Conntrack troubles

In “Firewall Logs” I’m seeing a lot of DROP_CTINVALID entries involving non hostile external servers (e.g. Google, Akamai, my ISP). This behavior manifests itself on one of my Apple desktop computers when I try to send out email using Apple’s “Mail” MUA. Outgoing mail fails to be sent right away, but then for some unknown reason, minutes later, succeeds. It’s not just outgoing connections, it’s incoming ones also.

Some ports involved are 53, 80, 443, 995.

Another example is DNS replies from one of my ISP’s servers. pings to that server succeed with 0% packet loss.

I didn’t used to see DROP_CTINVALID. How should I start to track it down?

Could it be some weird race issue similar to the one described here for kubernetes?


yes, this is because logging of packets being dropped by conntrack as invalid was only implemented recently. These packets were always dropped, but earlier versions of IPFire did not log them, which made things hard to debug and troubleshoot.

So, has mail submission via the Apple client ever worked? If so, the DROP_CTINVALID could not have made the difference, since it is only about logging; nothing additional gets dropped.

From some other threads and my own system, I observed sometimes FIN-ACKs get dropped by conntrack, most commonly they originate from large CDNs such as Akamai or Cloudflare indeed. I guess they run a non-standard TCP stack, and conntrack mistakenly (or rightfully?) drops such packets.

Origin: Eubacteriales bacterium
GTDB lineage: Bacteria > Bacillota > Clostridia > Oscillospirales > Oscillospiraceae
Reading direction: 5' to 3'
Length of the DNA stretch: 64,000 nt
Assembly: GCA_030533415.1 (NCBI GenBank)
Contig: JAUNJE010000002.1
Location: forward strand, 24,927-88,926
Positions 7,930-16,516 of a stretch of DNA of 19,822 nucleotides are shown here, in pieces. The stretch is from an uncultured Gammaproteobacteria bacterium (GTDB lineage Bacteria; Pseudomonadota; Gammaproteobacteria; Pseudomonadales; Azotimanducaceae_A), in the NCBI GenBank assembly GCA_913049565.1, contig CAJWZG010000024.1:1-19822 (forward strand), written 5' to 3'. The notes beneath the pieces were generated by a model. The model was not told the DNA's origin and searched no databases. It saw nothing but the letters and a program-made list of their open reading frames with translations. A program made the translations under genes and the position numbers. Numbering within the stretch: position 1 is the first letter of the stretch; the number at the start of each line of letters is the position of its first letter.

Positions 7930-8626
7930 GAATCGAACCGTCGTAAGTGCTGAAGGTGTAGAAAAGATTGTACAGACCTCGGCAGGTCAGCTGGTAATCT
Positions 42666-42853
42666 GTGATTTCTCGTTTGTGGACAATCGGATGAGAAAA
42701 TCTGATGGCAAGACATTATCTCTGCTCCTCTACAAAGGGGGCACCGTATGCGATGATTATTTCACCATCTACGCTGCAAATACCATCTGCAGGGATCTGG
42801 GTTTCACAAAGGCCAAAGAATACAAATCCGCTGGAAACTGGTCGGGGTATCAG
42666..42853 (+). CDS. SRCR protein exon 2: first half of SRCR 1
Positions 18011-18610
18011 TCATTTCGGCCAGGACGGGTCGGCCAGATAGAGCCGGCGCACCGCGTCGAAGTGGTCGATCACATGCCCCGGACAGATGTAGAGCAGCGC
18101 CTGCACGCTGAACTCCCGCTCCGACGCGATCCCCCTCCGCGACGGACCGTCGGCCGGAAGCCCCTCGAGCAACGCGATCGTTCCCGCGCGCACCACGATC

However, since they are only FIN-ACKs, the TCP connection belonging to them was already closed, and just the final packet does not make it through. Oh well, I don’t think that is something to worry about, although it is certainly ugly to see. :expressionless:

Do you have the IPS enabled? If so, some rules flag (and subsequently drop) certain DNS requests - see this thread for an example.

If these are all related to DROP_CTINVALID indeed, please try to change the DNS servers for once. If possible, use servers supporting DNS over TLS.

Yes, that would be, for example, true for the FIN-ACKs I mentioned above. In this case, the source IP address belongs to a CDN, while the destination IP is your IPFire’s RED interface. However, these are only incoming packets, not connections, since the connection was actually established by a client located behind IPFire. Otherwise, the packet would have been blocked as NEWNOTSYN.

Thanks, and best regards,
Peter Müller

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